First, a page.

• 30. Presenting Concepts1.  Each team would present a 10 minute introduction to their app which would include 1.  Elevator Pitch: What your app does 2.  User Profiles: Who your app is targeting and why 3.  User Research Summary: What you learned in the user research/observation study conducted
  • 31. MOBILE MINDSET
  • 32. Because of thedifferences betweenmobile and desktop,it’s imperative to getyourself into amobile mindsetbefore gettingstarted.
  • 33. Be  focused:  More  is  not  bePer.  Edit  your  features  1 ruthlessly.  You  are  going  to  have  to  leave  stuff  out  
  • 34. 2 Be  unique:  Know  what  makes  your  app  different  and   amplify  it.       There  are  lots  of  fish  in  the  sea  of  mobile  apps.  If  there’s   nothing  special  about  your  app,  why  would  anyone  pick   it?  
  • 35. 3 Be  charming:  Mobile  devices  are  intensely  personal.  They   are  our  constant  companions.       Apps  that  are  friendly,  reliable  and  fun  are  a  delight  to   use,  and  people  will  become  quite  aPached  to  the   experience.    
  • 36. Be  considerate:  App  developers  too  o]en  focus  on  what  4 would  be  fun  to  develop,  their  own  mental  model  of  the   app  or  their  personal  business  goals.     These  are  good  places  to  start,  but  you  have  to  put   yourself  in  your  user’s  shoes  if  you  ever  hope  to  create  an   engaging  experience.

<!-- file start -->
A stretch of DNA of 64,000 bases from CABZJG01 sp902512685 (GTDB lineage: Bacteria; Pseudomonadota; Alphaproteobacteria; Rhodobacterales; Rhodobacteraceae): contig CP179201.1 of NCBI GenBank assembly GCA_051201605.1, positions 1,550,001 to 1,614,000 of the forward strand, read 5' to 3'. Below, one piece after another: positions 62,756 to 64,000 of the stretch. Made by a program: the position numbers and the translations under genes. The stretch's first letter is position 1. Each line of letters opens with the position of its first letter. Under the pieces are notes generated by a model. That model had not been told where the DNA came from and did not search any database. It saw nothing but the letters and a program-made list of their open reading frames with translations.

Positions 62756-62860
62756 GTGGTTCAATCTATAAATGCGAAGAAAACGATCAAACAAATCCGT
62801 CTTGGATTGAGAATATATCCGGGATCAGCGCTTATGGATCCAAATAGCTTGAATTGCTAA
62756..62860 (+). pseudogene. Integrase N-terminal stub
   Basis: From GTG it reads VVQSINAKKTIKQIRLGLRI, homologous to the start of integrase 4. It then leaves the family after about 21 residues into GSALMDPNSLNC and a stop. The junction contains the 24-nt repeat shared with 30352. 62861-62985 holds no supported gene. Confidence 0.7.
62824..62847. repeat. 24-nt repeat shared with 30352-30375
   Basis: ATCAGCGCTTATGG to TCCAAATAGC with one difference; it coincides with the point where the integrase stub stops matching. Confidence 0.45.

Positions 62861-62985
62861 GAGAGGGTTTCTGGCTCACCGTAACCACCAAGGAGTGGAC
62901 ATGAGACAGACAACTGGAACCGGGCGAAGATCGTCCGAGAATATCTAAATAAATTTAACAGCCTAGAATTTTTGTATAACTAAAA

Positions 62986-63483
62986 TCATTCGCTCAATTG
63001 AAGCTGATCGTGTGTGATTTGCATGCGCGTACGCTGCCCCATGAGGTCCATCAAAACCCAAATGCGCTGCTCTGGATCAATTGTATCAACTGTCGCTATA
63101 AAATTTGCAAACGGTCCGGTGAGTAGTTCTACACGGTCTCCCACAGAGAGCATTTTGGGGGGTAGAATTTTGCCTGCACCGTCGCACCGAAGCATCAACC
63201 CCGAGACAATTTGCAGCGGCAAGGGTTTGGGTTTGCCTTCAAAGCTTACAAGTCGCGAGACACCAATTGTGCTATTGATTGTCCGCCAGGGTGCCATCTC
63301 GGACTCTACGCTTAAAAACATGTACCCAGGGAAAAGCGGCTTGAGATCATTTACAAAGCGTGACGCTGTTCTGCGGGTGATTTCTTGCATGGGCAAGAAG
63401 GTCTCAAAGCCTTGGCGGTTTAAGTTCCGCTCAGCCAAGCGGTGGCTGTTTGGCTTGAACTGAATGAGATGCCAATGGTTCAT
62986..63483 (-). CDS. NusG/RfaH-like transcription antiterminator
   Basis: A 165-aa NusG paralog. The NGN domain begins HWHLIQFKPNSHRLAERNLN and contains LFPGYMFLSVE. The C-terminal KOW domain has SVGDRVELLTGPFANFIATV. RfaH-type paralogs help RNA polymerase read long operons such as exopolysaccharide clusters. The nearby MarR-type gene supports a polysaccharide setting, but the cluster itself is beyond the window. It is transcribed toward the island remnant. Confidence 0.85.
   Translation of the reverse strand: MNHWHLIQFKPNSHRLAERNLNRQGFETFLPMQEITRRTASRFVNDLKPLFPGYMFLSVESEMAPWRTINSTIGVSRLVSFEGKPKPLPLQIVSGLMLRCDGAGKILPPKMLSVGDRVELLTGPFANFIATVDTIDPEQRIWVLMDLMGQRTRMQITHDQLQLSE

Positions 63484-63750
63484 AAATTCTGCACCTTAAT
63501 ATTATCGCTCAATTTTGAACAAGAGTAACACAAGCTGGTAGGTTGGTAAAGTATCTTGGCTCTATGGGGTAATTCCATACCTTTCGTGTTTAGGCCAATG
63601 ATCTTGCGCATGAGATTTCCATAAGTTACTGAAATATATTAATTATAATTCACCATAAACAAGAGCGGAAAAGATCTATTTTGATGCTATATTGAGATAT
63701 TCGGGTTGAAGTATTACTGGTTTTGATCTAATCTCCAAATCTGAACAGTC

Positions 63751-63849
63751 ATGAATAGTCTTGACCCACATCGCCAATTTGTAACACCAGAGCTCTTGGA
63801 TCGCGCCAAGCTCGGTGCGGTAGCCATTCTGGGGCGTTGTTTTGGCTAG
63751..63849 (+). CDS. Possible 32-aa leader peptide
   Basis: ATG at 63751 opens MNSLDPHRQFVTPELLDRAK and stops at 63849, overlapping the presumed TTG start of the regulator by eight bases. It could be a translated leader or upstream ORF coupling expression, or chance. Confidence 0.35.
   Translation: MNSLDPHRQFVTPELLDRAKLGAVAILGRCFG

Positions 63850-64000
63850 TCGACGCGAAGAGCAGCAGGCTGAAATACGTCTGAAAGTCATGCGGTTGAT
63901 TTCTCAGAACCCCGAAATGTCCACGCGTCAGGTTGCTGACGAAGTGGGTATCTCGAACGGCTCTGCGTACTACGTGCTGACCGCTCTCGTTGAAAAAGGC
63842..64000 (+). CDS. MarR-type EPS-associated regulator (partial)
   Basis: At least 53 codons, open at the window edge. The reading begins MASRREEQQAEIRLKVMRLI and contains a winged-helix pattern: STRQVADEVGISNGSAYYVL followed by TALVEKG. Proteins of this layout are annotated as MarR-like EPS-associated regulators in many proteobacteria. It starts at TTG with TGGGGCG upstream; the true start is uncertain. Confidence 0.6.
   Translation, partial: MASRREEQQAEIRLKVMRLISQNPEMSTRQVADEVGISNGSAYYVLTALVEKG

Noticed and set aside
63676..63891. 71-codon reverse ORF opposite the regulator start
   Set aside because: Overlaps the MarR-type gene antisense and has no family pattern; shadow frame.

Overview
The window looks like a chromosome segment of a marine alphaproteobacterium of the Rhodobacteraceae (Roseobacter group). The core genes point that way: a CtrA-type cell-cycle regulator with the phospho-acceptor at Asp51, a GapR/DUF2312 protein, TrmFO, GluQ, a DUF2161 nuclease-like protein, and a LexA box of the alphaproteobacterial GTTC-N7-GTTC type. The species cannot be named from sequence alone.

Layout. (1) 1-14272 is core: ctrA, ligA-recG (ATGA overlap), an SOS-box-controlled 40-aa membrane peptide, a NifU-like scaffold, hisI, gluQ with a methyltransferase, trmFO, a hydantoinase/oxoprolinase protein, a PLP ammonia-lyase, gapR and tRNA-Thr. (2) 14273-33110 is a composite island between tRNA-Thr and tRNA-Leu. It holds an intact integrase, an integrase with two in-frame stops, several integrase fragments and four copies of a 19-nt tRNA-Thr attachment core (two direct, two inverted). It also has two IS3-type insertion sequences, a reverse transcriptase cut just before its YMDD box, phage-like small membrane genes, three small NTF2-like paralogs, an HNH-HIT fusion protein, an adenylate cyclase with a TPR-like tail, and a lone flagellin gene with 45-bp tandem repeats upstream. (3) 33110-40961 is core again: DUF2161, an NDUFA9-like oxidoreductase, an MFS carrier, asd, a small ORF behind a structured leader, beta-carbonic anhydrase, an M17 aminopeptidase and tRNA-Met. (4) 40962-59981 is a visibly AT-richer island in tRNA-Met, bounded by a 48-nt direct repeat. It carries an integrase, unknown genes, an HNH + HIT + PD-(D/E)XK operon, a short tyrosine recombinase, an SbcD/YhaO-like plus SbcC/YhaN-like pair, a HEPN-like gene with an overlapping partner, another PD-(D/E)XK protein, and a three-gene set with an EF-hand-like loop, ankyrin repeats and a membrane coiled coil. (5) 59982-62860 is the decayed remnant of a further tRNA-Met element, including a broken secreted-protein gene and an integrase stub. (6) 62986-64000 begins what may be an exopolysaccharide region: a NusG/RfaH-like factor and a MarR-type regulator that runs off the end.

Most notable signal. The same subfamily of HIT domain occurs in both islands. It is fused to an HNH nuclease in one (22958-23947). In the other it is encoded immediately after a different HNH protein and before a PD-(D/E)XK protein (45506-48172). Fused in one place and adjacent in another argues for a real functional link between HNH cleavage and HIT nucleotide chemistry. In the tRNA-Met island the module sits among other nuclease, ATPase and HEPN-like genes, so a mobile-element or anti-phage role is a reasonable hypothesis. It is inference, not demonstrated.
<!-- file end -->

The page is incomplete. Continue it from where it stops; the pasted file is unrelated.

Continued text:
• 37. MOBILE CONTEXTS
  • 38. IS THIS THECONTEXTS?
  • 39. It  is  certainly  one  context,  but  it’s  not  the  only  one.  
  • 40. To  begin  to  put  ourselves  in  the  shoes  of  our  users,  we  need  to  consider  three  major  mobile  contexts  
  • 41. There  are  a  lot  of  people  using  their  smartphones  on  the  couch  at  home.  In  this  context,  immersive  and  deligh_ul  experiences  geared  toward  a  longer  usage  session  are  a  great  fit.      S`ll,  interrup`ons  are  highly  likely,  so  be  sure  your  app  can  pick  up  where  your  user  le]  off.  Examples:  Facebook,  TwiPer,  Angry  Birds,  web  browser.    
  • 42. This  is  the  running  though  the  airport  scenario.  The  ability  to  accomplish  micro-­‐tasks  quickly  and  reliably  with  one  hand  in  a  hec`c  environment  is  cri`cal.      Remember  that  the  user  will  have  tunnel  vision  in  this  context,  so  huge  targets  and  bold  design  are  important.  Examples:  TripIt,  email,  calendar,  banking.  
  • 43. Users  who  are  in  transit,  in  unfamiliar  surroundings,  or  in  familiar  surroundings  but  interested  in  something  unknown  around  fall  into  the  lost  category.      In  this  context,  sketchy  connec`vity  and  baPery  life  are  big  concerns,  so  you  should  offer  some  level  of  offline  support  and  be  sparing  with  your  use  of  geoloca`on  and  other  baPery  hogs.  Typical  examples:  Maps,  Yelp,  Foursquare.